Waleed Aly: Australia Loves Its Sport, But England Makes It Magic
I’ve always wanted to go to Anfield.
Over decades as a Liverpool supporter, I’ve dined on the mythology of the place: the atmosphere, the history, the Kop in all its glorious voice and gigantic banners, You’ll Never Walk Alone sung with impossible gusto and in perfect unison with scarves aloft.
It’s not the biggest stadium in world football, but it is among the most magnetic and storied. And at last, I did it, smuggled in under the guise of being a good father. My football-mad 11-year-old and me, off to Anfield for the Merseyside Derby: Liverpool v Everton in the Premier League. Kids are the best excuse in the world.
I drank everything in. The city divided between “reds” and “blues”, the pre-match chatter with cab drivers, the way everyone asks you if you’re going to “the match” -- not specified because there’s no need.
But as I did, I couldn’t help but make comparisons with home in the way travellers always do. How all this compares with, say Richmond v Collingwood at a heaving MCG? What do they have in European football that we don’t, and what’s great about the way we do sport here? And when I thought about this, I found that sometimes the things we’d regard as drawbacks in Europe, were in fact the best things to experience.
The first thing you notice is the inherently tribal infrastructure. This isn’t a stadium. It’s the home of the Liverpool Football Club. Everywhere you look, it’s red. The shirts on the fans, the fan-made scarves on sale outside the ground, the banners in the windows of the surrounding pubs, even the bricks of the exterior and of course the seats in the stadium. There’s a massive club store and a club museum.
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The whole thing creaks with glories, with catastrophes, with layers of history. On our way here we’d done stadium tours at Arsenal and Chelsea, and the same applies. Even Arsenal’s new stadium somehow carries the weight of the years before it existed. There’s something awesome about a stadium so entirely devoted to a single club playing a single sport. They’re nowhere near as majestic as the MCG or the Adelaide Oval. But that’s not their job. Their job is to mark territory and they do it in a way nowhere in Australia quite does.
Our great stadiums are inclusive. Even Suncorp Stadium, which is emphatically about Queensland, pitches a tent broad enough to capture the Broncos, the Reds, the Wallabies, the Brisbane Roar, and the Maroons. The MCG is where all of Melbourne, even Australia gathers for moments of sporting importance, from World Cup qualifiers, to the Olympics. It is the home of football and (at a pinch) of test cricket.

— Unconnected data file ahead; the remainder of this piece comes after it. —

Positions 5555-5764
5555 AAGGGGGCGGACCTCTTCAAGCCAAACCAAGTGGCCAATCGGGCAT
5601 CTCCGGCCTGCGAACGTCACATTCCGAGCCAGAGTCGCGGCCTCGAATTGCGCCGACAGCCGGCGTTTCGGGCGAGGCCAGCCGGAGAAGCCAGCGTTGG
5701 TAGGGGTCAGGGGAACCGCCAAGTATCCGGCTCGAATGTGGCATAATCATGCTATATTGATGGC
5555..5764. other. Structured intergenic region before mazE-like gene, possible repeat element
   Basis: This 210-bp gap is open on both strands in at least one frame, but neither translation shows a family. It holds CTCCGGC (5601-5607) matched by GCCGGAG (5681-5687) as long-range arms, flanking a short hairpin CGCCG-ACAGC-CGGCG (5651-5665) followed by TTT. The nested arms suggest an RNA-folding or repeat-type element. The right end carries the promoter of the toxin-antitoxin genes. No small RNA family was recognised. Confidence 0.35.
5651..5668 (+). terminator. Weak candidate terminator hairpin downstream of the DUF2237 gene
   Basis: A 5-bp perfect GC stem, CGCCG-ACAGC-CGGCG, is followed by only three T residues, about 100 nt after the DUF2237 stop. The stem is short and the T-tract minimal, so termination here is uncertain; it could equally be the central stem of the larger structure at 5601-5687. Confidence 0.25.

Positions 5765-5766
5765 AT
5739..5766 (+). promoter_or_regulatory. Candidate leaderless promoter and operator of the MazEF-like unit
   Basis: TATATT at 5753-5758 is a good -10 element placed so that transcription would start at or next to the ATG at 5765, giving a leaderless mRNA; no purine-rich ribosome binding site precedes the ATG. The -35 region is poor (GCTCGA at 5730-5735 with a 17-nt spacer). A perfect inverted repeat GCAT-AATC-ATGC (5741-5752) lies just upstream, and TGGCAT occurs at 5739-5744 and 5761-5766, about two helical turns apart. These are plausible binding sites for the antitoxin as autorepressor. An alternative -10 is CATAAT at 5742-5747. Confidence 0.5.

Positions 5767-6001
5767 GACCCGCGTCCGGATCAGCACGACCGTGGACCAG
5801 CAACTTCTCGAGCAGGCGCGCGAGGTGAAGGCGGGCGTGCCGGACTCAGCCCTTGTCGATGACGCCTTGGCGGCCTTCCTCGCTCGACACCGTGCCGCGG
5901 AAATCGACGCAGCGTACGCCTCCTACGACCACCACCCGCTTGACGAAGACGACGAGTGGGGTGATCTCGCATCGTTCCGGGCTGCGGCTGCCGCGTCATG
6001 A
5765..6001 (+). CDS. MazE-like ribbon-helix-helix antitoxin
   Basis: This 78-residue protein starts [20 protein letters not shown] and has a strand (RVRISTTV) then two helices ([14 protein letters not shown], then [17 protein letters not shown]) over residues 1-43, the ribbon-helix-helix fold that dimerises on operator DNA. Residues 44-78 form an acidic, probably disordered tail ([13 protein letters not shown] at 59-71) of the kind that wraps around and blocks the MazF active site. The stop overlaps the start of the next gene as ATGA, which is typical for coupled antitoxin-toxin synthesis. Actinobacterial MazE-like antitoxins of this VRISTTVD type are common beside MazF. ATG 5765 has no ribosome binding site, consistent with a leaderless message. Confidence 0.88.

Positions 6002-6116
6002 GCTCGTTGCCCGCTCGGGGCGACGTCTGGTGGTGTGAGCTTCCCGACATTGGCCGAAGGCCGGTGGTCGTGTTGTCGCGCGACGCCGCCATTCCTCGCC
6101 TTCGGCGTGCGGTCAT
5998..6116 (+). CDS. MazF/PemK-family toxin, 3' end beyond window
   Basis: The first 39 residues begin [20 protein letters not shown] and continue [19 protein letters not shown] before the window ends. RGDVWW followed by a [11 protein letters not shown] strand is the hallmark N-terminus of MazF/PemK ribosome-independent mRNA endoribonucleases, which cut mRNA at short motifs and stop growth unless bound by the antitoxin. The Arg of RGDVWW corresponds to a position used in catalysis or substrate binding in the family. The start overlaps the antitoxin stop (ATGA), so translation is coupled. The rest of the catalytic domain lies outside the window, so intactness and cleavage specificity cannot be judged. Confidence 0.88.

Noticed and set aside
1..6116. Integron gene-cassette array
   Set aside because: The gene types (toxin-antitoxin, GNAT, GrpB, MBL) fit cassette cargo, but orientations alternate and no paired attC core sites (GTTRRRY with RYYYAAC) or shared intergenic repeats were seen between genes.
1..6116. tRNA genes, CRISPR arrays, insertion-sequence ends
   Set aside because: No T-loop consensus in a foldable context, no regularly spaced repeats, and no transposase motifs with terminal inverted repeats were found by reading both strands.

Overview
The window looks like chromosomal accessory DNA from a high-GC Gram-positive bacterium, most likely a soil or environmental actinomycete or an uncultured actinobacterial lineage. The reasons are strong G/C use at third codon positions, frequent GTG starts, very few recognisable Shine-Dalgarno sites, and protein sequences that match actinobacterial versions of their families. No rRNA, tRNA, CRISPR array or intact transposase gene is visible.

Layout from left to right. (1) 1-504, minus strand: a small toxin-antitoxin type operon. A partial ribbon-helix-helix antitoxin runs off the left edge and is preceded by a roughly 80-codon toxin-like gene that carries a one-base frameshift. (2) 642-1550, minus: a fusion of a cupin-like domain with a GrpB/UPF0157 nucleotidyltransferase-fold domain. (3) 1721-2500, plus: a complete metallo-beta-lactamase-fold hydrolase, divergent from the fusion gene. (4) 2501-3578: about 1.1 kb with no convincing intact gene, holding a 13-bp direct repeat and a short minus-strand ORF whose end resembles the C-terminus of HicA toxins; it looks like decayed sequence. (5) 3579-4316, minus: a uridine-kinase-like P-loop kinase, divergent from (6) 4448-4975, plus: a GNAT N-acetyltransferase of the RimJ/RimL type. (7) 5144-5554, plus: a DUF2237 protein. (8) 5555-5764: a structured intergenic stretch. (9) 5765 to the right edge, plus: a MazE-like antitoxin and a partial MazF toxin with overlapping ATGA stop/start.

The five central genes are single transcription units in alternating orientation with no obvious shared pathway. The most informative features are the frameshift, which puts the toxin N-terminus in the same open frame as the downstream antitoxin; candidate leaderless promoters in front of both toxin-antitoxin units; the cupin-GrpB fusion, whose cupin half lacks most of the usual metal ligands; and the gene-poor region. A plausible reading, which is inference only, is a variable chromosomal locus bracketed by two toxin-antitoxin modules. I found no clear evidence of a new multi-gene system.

Europe’s football stadiums work exactly because they are exclusive. Anfield says unapologetically that nothing outside the Liverpool Football Club matters. And I have no doubt that in the process of rationalising our infrastructure and playing in a handful of stadiums --- less so in the NRL than the AFL -- we’ve lost something great.
But as a result, we have things they don’t. There’s something sensational about a clash of co-tenants at a shared stadium. I love the MCG when it has an enormous crowd evenly divided between the teams. I love the struggle for supremacy that lasts all day in the stands as well as on the ground, and that moment when one team finally takes an unassailable lead and you can hear the hearts of the other’s supporters break. European fans almost never experience that. To feel it, they’d need to go to something like the FA Cup final, but not a single Premier League game works that way.
What they do have is crowd segregation. It’s about here that Australian fans put on their smuggest faces. There’s almost nothing that makes us prouder than the fact that our opposing fans sit together, mostly without punching each other. I’ve even heard it invoked around ANZAC Day in a this-is-what-our-diggers-fought-for kind of way. And we definitely should be proud that we don’t have anything like the crowd violence or hooliganism that makes segregation necessary. But Anfield taught me it isn’t that simple. Crowd segregation has its charms, too. It can be a huge amount of fun.